Japanese auto-parts exports weigh on rails
Containerized auto-parts shipments from Japan to the U.S. are expected to be cut significantly in the weeks and even months ahead, which could have a direct short-term impact on rail shipments and employment.
Flooding, shortages of electricity and damage to roads and bridges have combined to cause factories across Japan to close or scale back production.
The auto industry is the largest U.S. importer of containerized shipments from Japan, says the Journal of Commerce, and “any slowdown of parts shipments can also affect production facilities inside the U.S.” Auto-parts traffic from Japan represents 28 percent of U.S. imported auto parts, the Journal of Commerce reports.
Moreover, Japan is the world’s third-largest exporter of all containerized freight to the U.S., and the second largest importer of all containerized freight from the U.S., said the Journal of Commerce. Much of that traffic moves to and from U.S. Pacific coast ports via rail.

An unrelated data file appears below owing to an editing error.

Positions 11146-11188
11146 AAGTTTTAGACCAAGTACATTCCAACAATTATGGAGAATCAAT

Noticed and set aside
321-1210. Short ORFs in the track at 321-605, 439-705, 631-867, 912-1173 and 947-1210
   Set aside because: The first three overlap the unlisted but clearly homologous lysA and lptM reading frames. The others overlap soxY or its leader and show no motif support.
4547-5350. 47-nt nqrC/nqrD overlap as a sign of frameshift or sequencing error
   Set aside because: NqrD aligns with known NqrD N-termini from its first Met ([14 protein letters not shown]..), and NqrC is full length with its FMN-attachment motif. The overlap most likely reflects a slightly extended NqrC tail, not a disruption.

The Wall Street Journal reports that most auto and auto-parts factories in Japan have been closed since the earthquake and tsunami, and that while many prepare to reopen next week there are questions as to the ability to transport finished product to Japanese ports for export.
Also, as Japan is a major worldwide supplier of electronics for new automobiles and trucks, and as most auto factories operate on a just-in-time inventory schedule, a delay in export of those components could affect U.S.., Canadian and Mexican auto assembly, further adversely affecting U.S. rail shipments of finished automobiles.
General Motors’ president for North American operations told The New York Times that GM is concerned that Japanese-made transmissions for the popular Volt might become in short supply. “We just don’t know from a supply standpoint; there’s so many great things that come out of Japan for the whole industry,” he said.